Joe Kernan Andrew Organ Becky Melvin Capital Robin Hood Cnbc Sid L Dave Portnoy Andrew Melvin Musk Twitter
No In-Person Learning Monday For Chicago Public Schools

Bob Sirott

02:54 min | 3 months ago

No In-Person Learning Monday For Chicago Public Schools

"Is no in person learning today for Chicago Public school students over the weekend Mayor Late put ordered all Chicago public school teachers. Do not have permission to stay home do the medical concerns to come back to the classroom today? Still no deal between the schools and the Chicago Teachers Union. And as of last night, CTU. Let's see. Said all students should continue remote learning CPS CEO Dr Janice Jackson was on face the nation yesterday. Here's a little bit of what she said when asked about re opening in Chicago goal right now is T get a resolution. CTU has made it clear that they want a deal. We share those same sentiments. But we're still far apart on a couple of key issues such as vaccination on D, How we account for accommodations for individuals who maybe are just, you know, petrified to come back into schools because of Kobe. We believe that we have to Reopen schools. We've been closed for almost a year now and as a school system, we're starting to see some of the effects of schools being closed. Many of our students aren't logging on. We're seeing African American and latte next students in particular being especially hard hit, and our goal is to really give every parent and option. Those families who want to remain remote will have that option through the remainder of the school year. But we have thousands of families who want an in person option because there is essential workers themselves. So on that CDC plan. I know this report this week got a lot of attention, really urging schools to reopen on DSI ng that transmission can be stopped if master warning their social distancing, But the same report said there should still be restrictions in the community, and it's cited indoor dining. Chicago has already opened its bars and restaurants. How do you feel about that? Yeah, I think we've learned a lot about re opening from the past spring. Definitely prioritizing the reopening of schools has to be at the top of the list. And our mayor has done that. We have re opened bars and restaurants at limited capacity here in the city. But one thing that was really important in that report is that it showed that community spread does not necessarily impact. I'm sprint within a particular school and that implementing mitigating mitigation strategies with Fidelity. Actually is more successful, You know, lead to more success with re opening, and so we're focused on that We have a solid plan in place that goes above and beyond the guidance that we've heard from city as well, a CDC officials and we believe that we can safely reopen and we've been open for three weeks or we have been over for three weeks with a great degree of success, so the time is now for students to return to the classroom. Go public schools CEO Dr Janice Jackson on CBS yesterday. Interviewed by Margaret Brennan on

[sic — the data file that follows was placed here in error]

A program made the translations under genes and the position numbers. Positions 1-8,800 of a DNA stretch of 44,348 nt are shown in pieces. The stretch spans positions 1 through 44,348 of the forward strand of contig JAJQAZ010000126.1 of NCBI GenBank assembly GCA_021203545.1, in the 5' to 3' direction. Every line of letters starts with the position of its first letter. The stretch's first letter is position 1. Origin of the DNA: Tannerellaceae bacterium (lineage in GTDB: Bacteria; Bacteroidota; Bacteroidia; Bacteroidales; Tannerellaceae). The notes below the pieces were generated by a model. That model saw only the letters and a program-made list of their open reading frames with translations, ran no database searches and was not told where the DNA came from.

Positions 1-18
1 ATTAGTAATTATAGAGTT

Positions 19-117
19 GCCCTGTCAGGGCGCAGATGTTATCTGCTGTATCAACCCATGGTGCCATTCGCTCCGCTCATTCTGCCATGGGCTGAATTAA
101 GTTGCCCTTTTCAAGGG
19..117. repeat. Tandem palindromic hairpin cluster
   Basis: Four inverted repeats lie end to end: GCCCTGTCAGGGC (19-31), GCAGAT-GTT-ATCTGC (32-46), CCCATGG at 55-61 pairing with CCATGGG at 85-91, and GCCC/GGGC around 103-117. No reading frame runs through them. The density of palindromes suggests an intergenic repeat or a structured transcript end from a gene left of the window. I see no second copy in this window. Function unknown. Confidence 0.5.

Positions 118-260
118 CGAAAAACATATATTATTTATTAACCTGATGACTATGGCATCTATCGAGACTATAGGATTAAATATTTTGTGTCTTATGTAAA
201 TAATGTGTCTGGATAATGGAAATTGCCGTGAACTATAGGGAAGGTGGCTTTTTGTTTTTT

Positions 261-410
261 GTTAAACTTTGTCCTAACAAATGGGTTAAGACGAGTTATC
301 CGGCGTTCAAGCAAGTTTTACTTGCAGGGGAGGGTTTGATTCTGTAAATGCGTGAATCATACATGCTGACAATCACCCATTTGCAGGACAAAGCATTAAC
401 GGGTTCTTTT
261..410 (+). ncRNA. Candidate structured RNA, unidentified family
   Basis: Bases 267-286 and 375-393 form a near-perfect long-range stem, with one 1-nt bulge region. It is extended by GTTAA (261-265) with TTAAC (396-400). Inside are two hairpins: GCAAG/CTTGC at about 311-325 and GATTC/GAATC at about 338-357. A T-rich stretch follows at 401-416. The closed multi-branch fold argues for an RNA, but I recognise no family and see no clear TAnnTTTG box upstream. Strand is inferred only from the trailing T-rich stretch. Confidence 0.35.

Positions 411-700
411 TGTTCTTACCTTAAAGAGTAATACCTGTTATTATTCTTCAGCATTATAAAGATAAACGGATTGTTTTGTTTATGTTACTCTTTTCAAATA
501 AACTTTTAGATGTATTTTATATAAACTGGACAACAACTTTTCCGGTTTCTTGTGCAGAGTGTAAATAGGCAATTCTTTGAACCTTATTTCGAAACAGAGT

Chicago Public School CTU Chicago Teachers Union Dr Janice Jackson Chicago CPS Kobe CDC Sprint Fidelity CBS Margaret Brennan
Chicago school district cancels some in-person classes as labor dispute flares

Chicago Tonight

05:32 min | 3 months ago

Chicago school district cancels some in-person classes as labor dispute flares